Imagine you are walking through the woods and come across a bear. Immediately, your body recognizes this as potential threat and activates the nervous system, releasing a rush of stress hormones, cortisol and epinephrine (adrenalin). These hormones are what give us extra strength, energy, focus and speed to keep ourselves safe from the threat. The heart pounds faster, muscles tighten, blood pressure rises, breath quickens, and senses become sharper as the body prepares to defend/ protect itself against the threat. This is the fight /flight response. This is natural and good when facing a physical threat because it is self-protective.

After the bear walks away and the threat is gone, the body seeks to regain a sense of calm. You may notice your body starts to shake. This is an involuntary response that moves the stress hormones from the nervous system so they can be processed and expelled from the body. Slowly, the shaking decreases and the body begins to return to its homeostatic state. Involuntary shaking is most common following sudden, high intensity events such as encountering the bear, a car accident (or near miss), assaults, etc.

The nervous system can be activated by any stressful situation that threatens our sense of well being or disrupts our equilibrium. Often these are low to mid intensity events or circumstances that build over time and often don’t have a clear end point causing the stress hormones to build up in the body. Without a clear end point or resolution, the body’s natural systems are not given the “all clear” signal to tell it that the threat has passed and the natural calming process never begins. Instead, the stress hormones continue to build in the nervous system causing stress symptoms like headaches, muscle tension, cardiovascular issues, digestive issues, cognitive problems, depression, anxiety, sleep disruptions, moodiness, irritability, addictions, etc.

Common causes of stress include:

  • Major life changes
  • Work or school
  • Relationship difficulties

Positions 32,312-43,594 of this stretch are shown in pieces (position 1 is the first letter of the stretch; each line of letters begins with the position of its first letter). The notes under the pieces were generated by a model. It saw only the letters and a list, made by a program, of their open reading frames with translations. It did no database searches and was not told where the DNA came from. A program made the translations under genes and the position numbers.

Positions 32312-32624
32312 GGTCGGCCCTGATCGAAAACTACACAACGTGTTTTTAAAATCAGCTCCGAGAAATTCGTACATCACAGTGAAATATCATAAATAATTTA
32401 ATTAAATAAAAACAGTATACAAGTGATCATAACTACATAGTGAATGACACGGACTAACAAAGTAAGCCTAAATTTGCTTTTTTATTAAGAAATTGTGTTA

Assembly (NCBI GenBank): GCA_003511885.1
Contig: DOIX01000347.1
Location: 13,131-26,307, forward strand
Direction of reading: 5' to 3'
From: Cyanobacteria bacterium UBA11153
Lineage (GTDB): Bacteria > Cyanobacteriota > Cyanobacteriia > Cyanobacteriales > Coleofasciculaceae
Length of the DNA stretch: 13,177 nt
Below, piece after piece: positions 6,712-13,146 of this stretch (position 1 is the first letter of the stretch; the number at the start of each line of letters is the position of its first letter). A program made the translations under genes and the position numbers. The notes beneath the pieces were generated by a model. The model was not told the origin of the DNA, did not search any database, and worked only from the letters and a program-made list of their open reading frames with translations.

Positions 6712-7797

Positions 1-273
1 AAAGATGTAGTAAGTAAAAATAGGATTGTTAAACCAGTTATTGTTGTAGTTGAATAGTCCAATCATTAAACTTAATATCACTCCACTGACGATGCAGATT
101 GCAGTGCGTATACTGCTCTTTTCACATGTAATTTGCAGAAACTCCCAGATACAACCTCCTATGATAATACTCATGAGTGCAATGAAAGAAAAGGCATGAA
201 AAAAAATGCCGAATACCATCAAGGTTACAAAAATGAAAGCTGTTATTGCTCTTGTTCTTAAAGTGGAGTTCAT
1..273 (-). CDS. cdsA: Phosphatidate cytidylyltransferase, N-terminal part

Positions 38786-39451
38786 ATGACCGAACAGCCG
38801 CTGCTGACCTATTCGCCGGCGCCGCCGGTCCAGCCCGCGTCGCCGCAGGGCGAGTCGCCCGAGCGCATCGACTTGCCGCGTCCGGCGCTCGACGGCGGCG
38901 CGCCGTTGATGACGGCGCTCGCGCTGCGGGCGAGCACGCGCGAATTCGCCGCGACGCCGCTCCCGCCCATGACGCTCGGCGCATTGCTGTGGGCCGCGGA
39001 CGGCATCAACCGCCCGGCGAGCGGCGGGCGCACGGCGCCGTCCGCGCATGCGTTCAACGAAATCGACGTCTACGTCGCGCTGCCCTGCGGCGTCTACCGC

• Financial problems
  • Being too busy
  • Children and family
  • Chronic worry
  • Pessimism
  • Negative self-talk
  • Unrealistic expectations/Perfectionism
  • Rigid thinking, lack of flexibility
  • All-or-nothing attitude

This is where the “shake it off” technique can be an invaluable tool to give the stressed out nervous system a quick reset. Like the involuntary shaking response to in intense event, shaking can also be used intentionally to release the build up of stress in the body. Shaking is like pulling the plug in an overflowing sink, allowing the adrenaline and cortisol to flow out of the nervous system.

Here is how to “shake it off”. Stand up. Begin by shaking your arms, shake them vigorously. Continue shaking your arms as you add in your legs, shaking them alternately. Now add your whole body, and then your head. Vigorously continue shaking for another 10-15 seconds. Then stop and take a few slow deep breaths.

The shaking method is just one step in managing stress. Like the overflowing sink, pulling the plug doesn’t stop the flow of water into the sink (the causes of stress) and there may be a clog in the drain (poor coping strategies) that needs to be addressed. But it is a good start.

Often my clients have reported feeling so stressed out that they find it difficult to engage in other stress management techniques like mindfulness, breathing exercised, imagery, etc. But by shaking it off first, having the quick reset, they are better able to relax and better engage in other stress management activities. As they become better able to manage their stress, it becomes easier to find ways to reduce the sources of stress in their lives.

Becky Hills

Becky Hills

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